^{−9}h. Instead, integration is carried out using appropriate solvers for stiff, nonlinear ODEs and the problem is formulated for the application of the interior point method [69]. Equations (8)–(11) represent the solution to the mathematical optimization problem. ${T}_{i}$ and ${C}_{i}$ are the time and composition of the ith feeding. In addition to initial nutrient concentrations, schedule, and composition of feeding, it also finds optimal criteria for setting aeration and agitation rates. Aeration is stopped or started based on the DO level. For the adjustment of impeller rotation speed, a measure of homogeneity is defined based on the relative standard deviation (RSD) of distribution of cells over compartments.

## 3. Case Study

## 4. Conclusions and Future Directions

## Author Contributions

## Funding

## Acknowledgments

## Conflicts of Interest

## References

- Moorkens, E.; Meuwissen, N.; Huys, I.; Declerck, P.; Vulto, A.G.; Simoens, S. The Market of Biopharmaceutical Medicines: A Snapshot of a Diverse Industrial Landscape. Front. Pharmacol.
**2017**, 8, 314. [Google Scholar] [CrossRef] [PubMed] - Davidson, A.; Farid, S.S. Innovation in Biopharmaceutical Manufacture. BioProcess Int.
**2014**, 12, 12–19. [Google Scholar] - Rader, R.A.; Langer, E.S. 30 years of upstream productivity improvements. BioProcess Int.
**2015**, 13, 10–15. [Google Scholar] - Farid, S.S. Process economics of industrial monoclonal antibody manufacture. J. Chromatogr. B-Anal. Technol. Biomed. Life Sci.
**2007**, 848, 8–18. [Google Scholar] [CrossRef] [PubMed] - Terry, C.; Lesser, N. Balancing the R&D Equation; Deloitte Center for Health Solutions: London, UK, 2017. [Google Scholar]
- Gyurjyan, G.; Thaker, S.; Westhues, K.; Zwaanstra, C. Rethinking Pharma Productivity; McKinsey & Company: New York, NY, USA, 2017. [Google Scholar]
- Varma, V.A.; Reklaitis, G.V.; Blau, G.E.; Pekny, J.F. Enterprise-wide modeling & optimization—An overview of emerging research challenges and opportunities. Comput. Chem. Eng.
**2007**, 31, 692–711. [Google Scholar] - Grossmann, I.E. Advances in mathematical programming models for enterprise-wide optimization. Comput. Chem. Eng.
**2012**, 47, 2–18. [Google Scholar] [CrossRef] [Green Version] - Lara, A.R.; Galindo, E.; Ramírez, O.T.; Palomares, L.A. Living with heterogeneities in bioreactors. Mol. Biotechnol.
**2006**, 34, 355–381. [Google Scholar] [CrossRef] - Xie, L.; Zhou, W.; Robinson, D. Protein production by large-scale mammalian cell culture. New Compr. Biochem.
**2003**, 38, 605–623. [Google Scholar] - Spier, R.E. Encyclopedia of Cell Technology. In Wiley Biotechnology Encyclopedias; Wiley-Interscience: Hoboken, NJ, USA, 2000. [Google Scholar]
- Panda, T. Bioreactors: Analysis and Design; Tata McGraw-Hill Education Private Limited: New York, NY, USA, 2011. [Google Scholar]
- Ho, C.S.; Wang, D.I.C. Animal Cell Bioreactors; Biotechnology Series; Davies, J.E., Ed.; Butterworth-Heinemann: Oxford, UK, 1991. [Google Scholar]
- Mandenius, C.-F.; Titchener-Hooker, N.J. Measurement, Monitoring, Modelling and Control of Bioprocesses. In Advances in Biochemical Engineering/Biotechnology; Springer: Berlin, Germany, 2013. [Google Scholar] [Green Version]
- Meyer, H.-P.; Schmidhalter, D. Industrial Scale Suspension Culture of Living Cells; Wiley: Hoboken, NJ, USA, 2014. [Google Scholar]
- Shuler, M.L.; Kargi, F. Bioprocess Engineering, 2nd ed.; Prentice Hall: Upper Saddle River, NJ, USA, 2002. [Google Scholar]
- Prokop, A. Implications of Cell Biology in Animal Cell Biotechnology. In Animal Cell Bioreactors; Ho, C.S., Wang, D.I.C., Eds.; Butterworth-Heinemann: Oxford, UK, 1991. [Google Scholar]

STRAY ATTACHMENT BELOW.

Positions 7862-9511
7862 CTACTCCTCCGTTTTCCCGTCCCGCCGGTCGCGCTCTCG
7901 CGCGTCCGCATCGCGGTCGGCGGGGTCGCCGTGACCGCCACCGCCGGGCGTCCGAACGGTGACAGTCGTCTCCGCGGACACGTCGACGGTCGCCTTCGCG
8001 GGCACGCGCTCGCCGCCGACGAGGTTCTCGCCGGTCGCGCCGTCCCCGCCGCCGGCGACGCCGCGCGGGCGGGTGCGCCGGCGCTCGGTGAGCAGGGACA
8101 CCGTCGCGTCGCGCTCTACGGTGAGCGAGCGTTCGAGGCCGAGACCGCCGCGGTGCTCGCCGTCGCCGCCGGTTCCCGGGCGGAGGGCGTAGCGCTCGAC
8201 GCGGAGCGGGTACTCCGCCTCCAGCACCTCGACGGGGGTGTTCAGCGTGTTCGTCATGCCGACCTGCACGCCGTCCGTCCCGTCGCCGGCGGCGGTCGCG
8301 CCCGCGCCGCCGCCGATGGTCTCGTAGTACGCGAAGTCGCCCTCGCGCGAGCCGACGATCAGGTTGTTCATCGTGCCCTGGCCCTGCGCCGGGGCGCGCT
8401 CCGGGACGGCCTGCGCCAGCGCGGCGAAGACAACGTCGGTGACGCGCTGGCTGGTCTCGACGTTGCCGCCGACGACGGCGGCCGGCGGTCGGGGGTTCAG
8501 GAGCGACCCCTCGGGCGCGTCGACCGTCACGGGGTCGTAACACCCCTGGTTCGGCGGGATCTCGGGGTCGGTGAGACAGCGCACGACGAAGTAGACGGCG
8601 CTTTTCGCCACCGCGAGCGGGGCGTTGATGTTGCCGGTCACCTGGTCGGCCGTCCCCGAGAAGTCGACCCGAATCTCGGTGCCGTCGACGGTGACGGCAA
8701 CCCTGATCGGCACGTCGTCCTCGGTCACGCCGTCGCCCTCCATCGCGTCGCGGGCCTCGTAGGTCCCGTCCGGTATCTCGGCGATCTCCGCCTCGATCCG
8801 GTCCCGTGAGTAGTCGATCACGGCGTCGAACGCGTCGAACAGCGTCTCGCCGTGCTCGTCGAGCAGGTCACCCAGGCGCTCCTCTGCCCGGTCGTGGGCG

- Pigou, M.; Morchain, J. Investigating the interactions between physical and biological heterogeneities in bioreactors using compartment, population balance and metabolic models. Chem. Eng. Sci.
**2015**, 126, 267–282. [Google Scholar] [CrossRef] [Green Version] - Meshram, M.; Naderi, S.; McConkey, B.; Ingalls, B.; Scharer, J.; Budman, H. Modeling the coupled extracellular and intracellular environments in mammalian cell culture. Metab. Eng.
**2013**, 19, 57–68. [Google Scholar] [CrossRef] [PubMed] - Sidoli, F.R.; Asprey, S.P.; Mantalaris, A. A Coupled Single Cell-Population-Balance Model for Mammalian Cell Cultures. Ind. Eng. Chem. Res.
**2006**, 45, 5801–5811. [Google Scholar] [CrossRef] - Mantzaris, N.V.; Daoutidis, P. Cell population balance modeling and control in continuous bioreactors. J. Process Control
**2004**, 14, 775–784. [Google Scholar] [CrossRef] - Mantzaris, N.V. Stochastic and deterministic simulations of heterogeneous cell population dynamics. J. Theor. Biol.
**2006**, 241, 690–706. [Google Scholar] [CrossRef] [PubMed] - Dorka, P.; Fischer, C.; Budman, H.; Scharer, J.M. Metabolic flux-based modeling of mAb production during batch and fed-batch operations. Bioprocess Biosyst. Eng.
**2009**, 32, 183–196. [Google Scholar] [CrossRef] [PubMed] - Fadda, S.; Cincotti, A.; Cao, G. A novel population balance model to investigate the kinetics of in vitro cell proliferation: Part I. model development. Biotechnol. Bioeng.
**2012**, 109, 772–781. [Google Scholar] [CrossRef] [PubMed] - Jandt, U.; Platas Barradas, O.; Pörtner, R.; Zeng, A.P. Synchronized Mammalian Cell Culture: Part II—Population Ensemble Modeling and Analysis for Development of Reproducible Processes. Biotechnol. Prog.
**2015**, 31, 175–185. [Google Scholar] [CrossRef] [PubMed] - Craven, S.; Whelan, J.; Glennon, B. Glucose concentration control of a fed-batch mammalian cell bioprocess using a nonlinear model predictive controller. J. Process Control
**2014**, 24, 344–357. [Google Scholar] [CrossRef] - Sbarciog, M.; Coutinho, D.; Wouwer, A.V. A simple output-feedback strategy for the control of perfused mammalian cell cultures. Control Eng. Pract.
**2014**, 32, 123–135. [Google Scholar] [CrossRef] - Amribt, Z.; Niu, H.X.; Bogaerts, P. Macroscopic modelling of overflow metabolism and model based optimization of hybridoma cell fed-batch cultures. Biochem. Eng. J.